Author Interview: Donald L. Reavis, Human Interference

Posted by Lindsey Huckabee
Published On Sep 27, 2014

Welcome to our Author Interview series. (Check out the book trailer below.)

Today we're featuring an interview with Donald L. Reavis, author of Human Interference: An Out of Control Novel. Our author interview series provides an opportunity for our readers to get to know our authors on a deeper level and also learn more about the types of books we're publishing.

Donald Reavis, a private pilot, and a resident of Roann, Indiana spent over 24 years controlling airplanes at Los Angeles and Miami air traffic control centers.  Born and raised in rural Indiana, he moved his young family to Palmdale, California in 1997 at the request of the FAA.  The next two decades brought many of experiences leading to writing of his first novel.  Retiring December 2011 he returned to Indiana with his wife of thirty years.  As the layers of stress are now being peeled back he has acquired the desire to share his love of aviation with his readers.

Synopsis: Human InterferenceHuman Interference resized 600

The new air traffic control system is implemented throughout the United States reducing fifteen thousand air traffic controllers to mere monitors.  While technology was at work replacing the radar controllers, deep inside the system things were not adding up.  Just like a sleeper cell awakens to rain destruction and chaos amongst the citizens, the virus planted within the program of the Next Generation Air Traffic Control System awakens to create destruction and chaos in the skies across America.  Charlie Beckler tries desperately to balance his family life, while the aviation community looks to him for guidance in the ever-changing world of technology.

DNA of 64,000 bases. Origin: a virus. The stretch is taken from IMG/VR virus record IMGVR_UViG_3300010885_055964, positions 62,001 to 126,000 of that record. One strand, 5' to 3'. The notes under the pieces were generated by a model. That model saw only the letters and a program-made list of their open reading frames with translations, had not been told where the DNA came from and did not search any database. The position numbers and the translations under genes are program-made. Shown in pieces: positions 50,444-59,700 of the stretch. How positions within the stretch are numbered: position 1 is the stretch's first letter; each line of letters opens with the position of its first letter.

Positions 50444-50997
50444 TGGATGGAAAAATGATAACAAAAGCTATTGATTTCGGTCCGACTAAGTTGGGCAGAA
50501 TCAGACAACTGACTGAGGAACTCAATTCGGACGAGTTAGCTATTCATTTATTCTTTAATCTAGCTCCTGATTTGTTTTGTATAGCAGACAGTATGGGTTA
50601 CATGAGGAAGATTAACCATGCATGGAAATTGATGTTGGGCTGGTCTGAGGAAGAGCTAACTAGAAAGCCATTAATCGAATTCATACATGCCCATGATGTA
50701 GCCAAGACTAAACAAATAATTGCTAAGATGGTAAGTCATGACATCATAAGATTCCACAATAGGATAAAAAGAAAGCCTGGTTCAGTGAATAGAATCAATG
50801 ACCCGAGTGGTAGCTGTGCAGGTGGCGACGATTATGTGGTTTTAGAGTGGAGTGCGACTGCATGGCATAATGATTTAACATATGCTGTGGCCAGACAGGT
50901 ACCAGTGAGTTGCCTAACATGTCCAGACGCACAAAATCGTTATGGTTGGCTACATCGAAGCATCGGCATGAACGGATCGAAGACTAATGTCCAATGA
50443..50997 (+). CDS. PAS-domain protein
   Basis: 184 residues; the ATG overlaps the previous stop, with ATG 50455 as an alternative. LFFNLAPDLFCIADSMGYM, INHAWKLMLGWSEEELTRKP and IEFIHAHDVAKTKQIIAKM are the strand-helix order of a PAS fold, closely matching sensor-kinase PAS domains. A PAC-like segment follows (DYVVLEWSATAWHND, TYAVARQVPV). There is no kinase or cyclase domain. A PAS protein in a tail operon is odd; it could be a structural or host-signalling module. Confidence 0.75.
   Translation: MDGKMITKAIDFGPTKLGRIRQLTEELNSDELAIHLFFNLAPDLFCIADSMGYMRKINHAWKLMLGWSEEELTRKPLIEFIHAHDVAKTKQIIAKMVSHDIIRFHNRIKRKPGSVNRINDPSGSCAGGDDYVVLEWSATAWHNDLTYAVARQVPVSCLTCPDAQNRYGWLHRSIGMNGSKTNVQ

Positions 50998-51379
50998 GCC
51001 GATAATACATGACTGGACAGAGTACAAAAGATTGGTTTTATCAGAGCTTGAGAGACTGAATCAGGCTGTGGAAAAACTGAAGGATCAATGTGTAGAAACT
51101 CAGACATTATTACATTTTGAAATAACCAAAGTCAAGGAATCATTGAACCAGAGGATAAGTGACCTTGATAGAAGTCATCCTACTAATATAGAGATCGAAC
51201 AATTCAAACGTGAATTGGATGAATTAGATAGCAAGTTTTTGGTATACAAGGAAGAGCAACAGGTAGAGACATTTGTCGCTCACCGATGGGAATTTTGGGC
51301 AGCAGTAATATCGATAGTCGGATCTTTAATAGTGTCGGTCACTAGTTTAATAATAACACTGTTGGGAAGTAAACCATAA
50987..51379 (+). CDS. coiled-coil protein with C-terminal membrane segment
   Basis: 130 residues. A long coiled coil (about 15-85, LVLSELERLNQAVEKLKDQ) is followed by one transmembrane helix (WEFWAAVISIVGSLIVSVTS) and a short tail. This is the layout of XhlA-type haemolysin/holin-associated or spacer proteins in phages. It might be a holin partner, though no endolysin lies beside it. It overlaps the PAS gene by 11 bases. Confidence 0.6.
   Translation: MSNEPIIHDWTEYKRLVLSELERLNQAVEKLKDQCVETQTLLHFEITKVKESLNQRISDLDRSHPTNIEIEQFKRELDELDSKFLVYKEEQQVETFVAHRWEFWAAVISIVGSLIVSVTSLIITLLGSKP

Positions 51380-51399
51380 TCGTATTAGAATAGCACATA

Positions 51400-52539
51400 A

Author Interview: 

Here’s your chance to market your book.  Describe it.  And why readers should pick it up?

Human Interference is more than a book on air traffic control.  It is a story that brings you into the life of the lead character who is not only an air traffic controller but a pilot as well.  He desperately tries to balance his life between that of a high pressured air traffic controller and a husband and father.

This novel is an easy read and does not go to deep into the technical aspects of the system.  It has been read by many non aviation related people who have expressed the desire to read my next novel.

How did your book come to life?

The idea for this book came about by a comment a controller from Denver Center made back in 2006. I was in training for the URET (User Request Evaluation Tool) when the controller, who was doing the training, told me that the program seemed to take on a mind of its own. That comment triggered a lot of imagination and the next year, while on a month long vacation, I started writing. It took four years of spasmodic writing. Now after two years of editing we finally are reading for the world to read.

Who is you favorite character in your book and why?

It’s hard not to become attached to each one of the characters as you continue to build them into different parts of your story.  Because you ask for singular I would have to go with my lead character, Charlie.  His story is characteristic of my life as an air traffic controller and private pilot. 

Are the characters in your books based on people you know? 

When writing a novel I have found that when creating a character you start to picture that person. At times someone will come to mind that reminds you of that character.  One in particular is the grumpy old pilot in Indiana.  That character is my brother Duane.  He found it quite interesting that I made him out to be old and grumpy.  He is now one of my greatest supporters in promoting the book.